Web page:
Compile client information and use it to tailor offerings and interactions. However, keep in mind that your workers put the “person” in “personalization” in a brick-and-mortar store.

Therefore, make sure your salespeople are well-versed in customer service. In addition, see to it that they have the authority to provide a great customer experience. Personality is vital. You can teach someone how to use a cash register. However, you can’t teach them how to deal with people.

2. Customer expectations include online and offline access.

Customers are looking for a similar experience across all channels. Even the big retailers are catching up where this is concerned. Customers want to have easy transitions from your internet store to shopping retail.

For example, according to recent research, 56 percent of consumers want to have a shared shopping cart that crosses all channels. They would like to be able to put something in the basket on their desktop and have it appear on their phone. However, only 7% of retailers provide this feature.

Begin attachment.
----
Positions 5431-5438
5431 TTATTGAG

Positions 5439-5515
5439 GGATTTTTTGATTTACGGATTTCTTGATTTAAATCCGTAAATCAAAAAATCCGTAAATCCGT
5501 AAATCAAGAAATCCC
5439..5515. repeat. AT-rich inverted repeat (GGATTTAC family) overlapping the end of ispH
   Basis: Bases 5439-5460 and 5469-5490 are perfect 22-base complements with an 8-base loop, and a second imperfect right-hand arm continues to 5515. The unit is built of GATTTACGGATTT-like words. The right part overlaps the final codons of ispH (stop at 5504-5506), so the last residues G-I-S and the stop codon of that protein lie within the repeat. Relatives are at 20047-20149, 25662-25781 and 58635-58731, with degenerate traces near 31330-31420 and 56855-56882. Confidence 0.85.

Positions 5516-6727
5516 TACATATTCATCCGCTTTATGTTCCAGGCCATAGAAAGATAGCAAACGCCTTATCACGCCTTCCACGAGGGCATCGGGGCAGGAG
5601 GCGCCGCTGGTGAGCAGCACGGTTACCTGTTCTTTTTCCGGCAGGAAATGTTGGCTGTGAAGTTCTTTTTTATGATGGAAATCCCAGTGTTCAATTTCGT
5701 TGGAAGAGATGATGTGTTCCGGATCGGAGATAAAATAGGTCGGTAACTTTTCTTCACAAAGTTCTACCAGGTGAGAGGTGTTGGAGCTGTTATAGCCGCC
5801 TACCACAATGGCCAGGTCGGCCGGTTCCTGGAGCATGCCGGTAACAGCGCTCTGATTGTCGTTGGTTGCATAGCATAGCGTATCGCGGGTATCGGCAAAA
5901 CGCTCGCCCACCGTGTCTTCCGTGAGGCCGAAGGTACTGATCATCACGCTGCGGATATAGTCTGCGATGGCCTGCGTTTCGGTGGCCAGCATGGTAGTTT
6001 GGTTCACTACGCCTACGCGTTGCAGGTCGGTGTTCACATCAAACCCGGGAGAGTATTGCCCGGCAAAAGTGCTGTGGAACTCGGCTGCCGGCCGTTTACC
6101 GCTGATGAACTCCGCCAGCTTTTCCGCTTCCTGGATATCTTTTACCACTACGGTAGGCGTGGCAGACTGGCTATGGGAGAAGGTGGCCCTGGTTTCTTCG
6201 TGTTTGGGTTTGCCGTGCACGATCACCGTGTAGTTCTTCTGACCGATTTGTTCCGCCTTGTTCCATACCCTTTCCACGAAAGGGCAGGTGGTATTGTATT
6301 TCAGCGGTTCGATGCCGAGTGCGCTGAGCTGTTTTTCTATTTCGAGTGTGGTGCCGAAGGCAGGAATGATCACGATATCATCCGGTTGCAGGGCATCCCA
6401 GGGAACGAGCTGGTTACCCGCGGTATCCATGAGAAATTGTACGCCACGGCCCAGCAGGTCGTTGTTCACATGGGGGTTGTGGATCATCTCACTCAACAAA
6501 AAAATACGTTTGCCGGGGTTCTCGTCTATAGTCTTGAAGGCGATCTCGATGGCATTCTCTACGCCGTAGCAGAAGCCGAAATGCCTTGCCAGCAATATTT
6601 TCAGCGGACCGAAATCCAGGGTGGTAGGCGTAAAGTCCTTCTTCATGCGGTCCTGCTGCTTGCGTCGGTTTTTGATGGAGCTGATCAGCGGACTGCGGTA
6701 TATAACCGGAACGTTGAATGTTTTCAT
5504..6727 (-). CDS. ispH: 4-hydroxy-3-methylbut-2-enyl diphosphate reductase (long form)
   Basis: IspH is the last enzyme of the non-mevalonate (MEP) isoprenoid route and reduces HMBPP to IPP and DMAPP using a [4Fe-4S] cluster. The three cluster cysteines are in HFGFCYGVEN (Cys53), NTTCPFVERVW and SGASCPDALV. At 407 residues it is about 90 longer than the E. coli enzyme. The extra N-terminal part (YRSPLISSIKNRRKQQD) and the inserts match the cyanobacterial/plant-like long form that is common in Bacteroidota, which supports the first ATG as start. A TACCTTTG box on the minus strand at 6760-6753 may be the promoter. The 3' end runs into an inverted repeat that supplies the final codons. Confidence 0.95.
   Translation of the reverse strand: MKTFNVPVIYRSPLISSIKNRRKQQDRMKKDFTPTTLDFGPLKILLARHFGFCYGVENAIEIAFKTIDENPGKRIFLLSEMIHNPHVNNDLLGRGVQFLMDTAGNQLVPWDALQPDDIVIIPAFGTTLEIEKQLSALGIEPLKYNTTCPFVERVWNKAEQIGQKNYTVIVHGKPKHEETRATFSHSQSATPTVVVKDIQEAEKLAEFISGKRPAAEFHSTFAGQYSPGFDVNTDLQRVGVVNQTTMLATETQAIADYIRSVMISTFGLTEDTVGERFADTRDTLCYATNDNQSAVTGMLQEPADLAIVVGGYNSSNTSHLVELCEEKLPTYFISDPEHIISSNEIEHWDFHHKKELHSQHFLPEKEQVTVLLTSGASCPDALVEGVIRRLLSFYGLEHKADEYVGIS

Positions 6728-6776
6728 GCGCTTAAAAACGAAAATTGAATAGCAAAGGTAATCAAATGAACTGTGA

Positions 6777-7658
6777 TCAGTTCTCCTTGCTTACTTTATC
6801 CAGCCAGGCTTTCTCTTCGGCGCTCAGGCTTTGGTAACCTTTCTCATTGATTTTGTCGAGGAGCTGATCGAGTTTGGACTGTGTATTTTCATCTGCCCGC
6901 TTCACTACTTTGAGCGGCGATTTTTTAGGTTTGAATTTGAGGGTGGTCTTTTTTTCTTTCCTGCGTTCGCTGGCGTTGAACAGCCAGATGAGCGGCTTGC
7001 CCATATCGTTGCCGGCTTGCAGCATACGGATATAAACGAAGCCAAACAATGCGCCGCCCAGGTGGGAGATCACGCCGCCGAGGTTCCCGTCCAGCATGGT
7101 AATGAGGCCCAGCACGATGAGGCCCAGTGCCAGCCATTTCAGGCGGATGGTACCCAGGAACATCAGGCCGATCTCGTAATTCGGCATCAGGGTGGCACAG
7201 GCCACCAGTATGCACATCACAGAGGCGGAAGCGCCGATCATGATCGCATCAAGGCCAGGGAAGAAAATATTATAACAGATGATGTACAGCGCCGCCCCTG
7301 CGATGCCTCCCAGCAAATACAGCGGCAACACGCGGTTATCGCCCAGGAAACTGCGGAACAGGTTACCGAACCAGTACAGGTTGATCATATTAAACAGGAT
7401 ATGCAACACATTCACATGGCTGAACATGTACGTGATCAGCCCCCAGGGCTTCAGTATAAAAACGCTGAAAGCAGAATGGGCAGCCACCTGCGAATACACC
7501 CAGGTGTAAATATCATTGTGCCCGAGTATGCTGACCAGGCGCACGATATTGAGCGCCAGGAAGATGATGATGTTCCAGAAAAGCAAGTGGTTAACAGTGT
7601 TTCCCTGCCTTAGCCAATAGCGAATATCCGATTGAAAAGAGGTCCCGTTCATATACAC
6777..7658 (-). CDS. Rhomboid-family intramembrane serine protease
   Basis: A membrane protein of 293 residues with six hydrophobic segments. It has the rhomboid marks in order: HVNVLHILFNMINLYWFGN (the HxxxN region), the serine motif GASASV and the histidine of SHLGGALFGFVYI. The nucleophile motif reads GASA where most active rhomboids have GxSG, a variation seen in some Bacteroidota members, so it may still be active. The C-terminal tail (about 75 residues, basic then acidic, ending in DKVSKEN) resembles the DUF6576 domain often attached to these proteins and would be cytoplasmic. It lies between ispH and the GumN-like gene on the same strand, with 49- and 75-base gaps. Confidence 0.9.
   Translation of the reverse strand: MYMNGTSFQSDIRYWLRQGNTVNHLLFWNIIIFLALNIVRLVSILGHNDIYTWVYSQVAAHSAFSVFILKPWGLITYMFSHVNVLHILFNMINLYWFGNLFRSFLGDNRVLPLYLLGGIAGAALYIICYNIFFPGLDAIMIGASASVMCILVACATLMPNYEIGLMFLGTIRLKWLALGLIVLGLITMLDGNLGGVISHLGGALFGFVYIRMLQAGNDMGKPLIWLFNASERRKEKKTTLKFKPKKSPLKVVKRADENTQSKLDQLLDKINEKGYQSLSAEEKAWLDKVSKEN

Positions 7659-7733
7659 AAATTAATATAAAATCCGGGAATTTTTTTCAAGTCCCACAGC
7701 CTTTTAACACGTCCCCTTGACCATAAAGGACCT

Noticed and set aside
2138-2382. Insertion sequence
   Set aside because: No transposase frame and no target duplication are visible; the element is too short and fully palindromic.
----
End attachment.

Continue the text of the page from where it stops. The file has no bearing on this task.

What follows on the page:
In addition, shoppers want to be able to order items online and pick them up in-store. Further, they would like to be able to order items online and return them to a local retail location. Only 29% of shops, on the other hand, offer customers the option of buying online and picking up something in their retail store.

What to do about these expectations:

If your company has both an eCommerce and a brick-and-mortar presence, make sure the two experiences are connected such that one complements the other.

Look at shopping cart software that allows users to share their carts across several channels. Additionally, examine your store and website in detail. Ask yourself if your brand is consistent both online and offline.